If you’ve flown any time in the past ten years chances are you’ve set foot on a budget airline. But is it worth the low price?
For budget travellers and holidaymakers trying to keep costs down, budget airlines are a life saver. But, if you’re looking to travel relatively stress free, have hold luggage or fly into an airport close to the main city you might be considering your options.
Norwegian Air have just launched several new routes from London including one to Singapore and another to Buenos Aries.
A flight to Singapore on the 15th January 2018 returning on the 29th January comes in at just under £400 with Norwegian, excluding hold luggage and inflight meals. These are additional £50 – so £450 all in.
However, on the same days you can fly economy on British Airways for £482 with all the premium airline trimmings.
Yes, its a £32 saving and Norwegian are one of the better budget airlines with WiFi available (for an additional fee). But, British Airways service is worth paying the extra for, especially considering you get all included meals and hold luggage.
In Europe, Ryanair are the dominant budget airline, offering flights for as little as £5.00 each way to some destinations.
A flight from London Stansted to Bordeaux on the 8th November 2017 is currently £5, with the return on the following Monday also £5, so a round trip of £10! However this doesn’t include any hold luggage and if you’re not based in North London, Essex or the home counties, you might find a schlep to Stansted a pain.
Conversely, British Airways fly from Gatwick for a round trip of £59 on the same dates with hold luggage and a snack included in flight (even though it’s only an hour and a half in the air).
Although budget airlines are often the cheapest flight option (not always!) they may not be the best deal when you start to add in hold luggage and inflight meals.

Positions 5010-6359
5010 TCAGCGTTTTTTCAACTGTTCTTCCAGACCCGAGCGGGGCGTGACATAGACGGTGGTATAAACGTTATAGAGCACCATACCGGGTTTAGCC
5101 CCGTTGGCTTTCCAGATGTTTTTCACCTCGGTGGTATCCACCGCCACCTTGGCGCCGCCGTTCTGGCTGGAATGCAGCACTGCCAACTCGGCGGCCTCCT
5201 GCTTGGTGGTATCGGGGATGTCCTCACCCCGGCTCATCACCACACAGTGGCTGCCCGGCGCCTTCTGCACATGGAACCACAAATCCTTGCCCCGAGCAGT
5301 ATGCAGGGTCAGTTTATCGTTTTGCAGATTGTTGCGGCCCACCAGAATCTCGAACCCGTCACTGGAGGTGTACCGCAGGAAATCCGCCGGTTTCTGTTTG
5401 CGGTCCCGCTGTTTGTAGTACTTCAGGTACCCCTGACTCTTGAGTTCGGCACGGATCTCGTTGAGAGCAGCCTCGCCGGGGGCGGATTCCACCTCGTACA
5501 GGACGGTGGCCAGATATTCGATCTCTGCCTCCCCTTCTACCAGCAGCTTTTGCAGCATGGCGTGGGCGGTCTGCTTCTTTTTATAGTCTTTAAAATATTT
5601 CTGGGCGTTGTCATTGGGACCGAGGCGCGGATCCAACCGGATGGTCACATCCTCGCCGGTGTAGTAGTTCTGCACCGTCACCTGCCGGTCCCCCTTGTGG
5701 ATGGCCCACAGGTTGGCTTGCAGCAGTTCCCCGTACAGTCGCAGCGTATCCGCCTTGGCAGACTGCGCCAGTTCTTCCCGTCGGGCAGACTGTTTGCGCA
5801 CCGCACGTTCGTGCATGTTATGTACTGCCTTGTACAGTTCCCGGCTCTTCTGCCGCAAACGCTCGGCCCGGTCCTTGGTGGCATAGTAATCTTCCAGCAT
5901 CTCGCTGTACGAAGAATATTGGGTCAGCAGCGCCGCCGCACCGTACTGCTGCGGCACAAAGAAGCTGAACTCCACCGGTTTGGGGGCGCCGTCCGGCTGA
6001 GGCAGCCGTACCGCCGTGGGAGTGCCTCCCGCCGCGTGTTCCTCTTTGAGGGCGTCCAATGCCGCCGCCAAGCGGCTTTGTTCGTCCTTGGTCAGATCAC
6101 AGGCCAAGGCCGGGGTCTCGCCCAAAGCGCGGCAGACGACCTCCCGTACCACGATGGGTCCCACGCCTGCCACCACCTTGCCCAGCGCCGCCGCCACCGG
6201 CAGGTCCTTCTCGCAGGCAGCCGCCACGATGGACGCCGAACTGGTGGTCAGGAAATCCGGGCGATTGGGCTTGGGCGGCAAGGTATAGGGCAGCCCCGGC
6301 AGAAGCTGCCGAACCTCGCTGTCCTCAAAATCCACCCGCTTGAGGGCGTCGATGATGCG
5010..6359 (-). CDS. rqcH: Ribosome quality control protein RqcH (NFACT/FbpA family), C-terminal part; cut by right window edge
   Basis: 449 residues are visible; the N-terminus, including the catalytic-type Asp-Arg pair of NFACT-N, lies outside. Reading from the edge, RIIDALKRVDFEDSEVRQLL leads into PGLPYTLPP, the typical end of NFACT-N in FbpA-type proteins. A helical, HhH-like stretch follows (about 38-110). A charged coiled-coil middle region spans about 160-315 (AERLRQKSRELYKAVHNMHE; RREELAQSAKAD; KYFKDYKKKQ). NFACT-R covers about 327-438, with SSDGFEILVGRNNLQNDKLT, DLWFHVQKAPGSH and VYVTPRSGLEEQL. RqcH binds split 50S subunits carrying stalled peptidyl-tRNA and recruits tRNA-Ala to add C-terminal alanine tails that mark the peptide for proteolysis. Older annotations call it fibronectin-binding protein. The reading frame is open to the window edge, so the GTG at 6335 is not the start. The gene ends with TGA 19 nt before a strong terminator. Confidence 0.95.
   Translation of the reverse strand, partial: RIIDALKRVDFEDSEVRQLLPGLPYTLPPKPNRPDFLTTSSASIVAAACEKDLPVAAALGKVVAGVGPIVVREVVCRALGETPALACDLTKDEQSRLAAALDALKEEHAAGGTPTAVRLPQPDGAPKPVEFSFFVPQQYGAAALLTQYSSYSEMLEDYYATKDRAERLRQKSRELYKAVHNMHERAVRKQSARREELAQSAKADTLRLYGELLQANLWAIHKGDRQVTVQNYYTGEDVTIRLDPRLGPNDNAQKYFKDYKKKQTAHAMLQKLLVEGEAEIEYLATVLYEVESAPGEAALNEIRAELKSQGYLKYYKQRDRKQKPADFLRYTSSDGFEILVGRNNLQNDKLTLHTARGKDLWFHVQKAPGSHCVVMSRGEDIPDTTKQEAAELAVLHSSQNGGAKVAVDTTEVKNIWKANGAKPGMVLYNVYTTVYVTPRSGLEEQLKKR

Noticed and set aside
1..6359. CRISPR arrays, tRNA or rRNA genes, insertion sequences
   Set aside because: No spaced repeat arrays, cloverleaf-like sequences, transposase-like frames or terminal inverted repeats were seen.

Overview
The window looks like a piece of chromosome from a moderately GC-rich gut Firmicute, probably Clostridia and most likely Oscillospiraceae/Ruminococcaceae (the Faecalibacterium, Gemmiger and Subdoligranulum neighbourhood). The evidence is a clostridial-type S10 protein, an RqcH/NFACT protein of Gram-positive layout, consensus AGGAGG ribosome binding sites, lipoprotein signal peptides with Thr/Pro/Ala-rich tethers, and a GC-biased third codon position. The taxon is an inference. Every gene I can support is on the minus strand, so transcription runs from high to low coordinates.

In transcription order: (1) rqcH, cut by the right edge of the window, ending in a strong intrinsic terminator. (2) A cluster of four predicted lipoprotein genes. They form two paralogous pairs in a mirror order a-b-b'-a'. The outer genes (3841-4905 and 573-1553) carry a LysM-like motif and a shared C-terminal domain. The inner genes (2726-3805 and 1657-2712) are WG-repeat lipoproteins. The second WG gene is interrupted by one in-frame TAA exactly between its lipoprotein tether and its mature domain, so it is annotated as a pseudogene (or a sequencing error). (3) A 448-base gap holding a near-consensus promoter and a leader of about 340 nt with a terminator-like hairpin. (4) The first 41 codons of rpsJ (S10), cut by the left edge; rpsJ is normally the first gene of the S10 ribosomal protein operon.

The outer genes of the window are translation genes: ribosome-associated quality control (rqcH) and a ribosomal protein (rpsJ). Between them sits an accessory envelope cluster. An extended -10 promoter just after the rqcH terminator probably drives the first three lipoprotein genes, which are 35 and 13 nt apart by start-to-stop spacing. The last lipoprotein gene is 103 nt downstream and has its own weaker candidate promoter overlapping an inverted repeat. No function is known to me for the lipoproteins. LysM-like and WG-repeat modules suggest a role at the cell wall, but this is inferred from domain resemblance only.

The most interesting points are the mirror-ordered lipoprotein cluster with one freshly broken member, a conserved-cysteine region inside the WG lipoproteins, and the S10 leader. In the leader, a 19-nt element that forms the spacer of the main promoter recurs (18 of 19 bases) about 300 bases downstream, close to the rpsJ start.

Where budget airlines may win though is by serving more obscure cities. Ryanair for example has revitalised tourism in many European destinations, especially smaller cities. Cities like Timisoara, Gdansk, Verona, Trieste, Lorient and Girona have all seen a surge in international visitors thanks in large part to budget airlines.
And this is where budget airlines win: they serve more obscure cities and routes that the major carriers don’t (or don’t serve fully).
In Asia: AirAsia, Tiger, IndiGo, Bangkok Air and SpiceJet have made international travel accesible to the masses and have opened up routes between cities which normally didn’t have a good air connection.
There is a time and a place for budget airlines – especially for more obscure destinations. Booked in advance, a budget airline can also be a good alternative to a long bus or train journey – especially in countries like the USA, UK, Australia and France.
So, next time you spot a headline grabbing flight deal, have a quick look at the alternative. It may not be the best deal…
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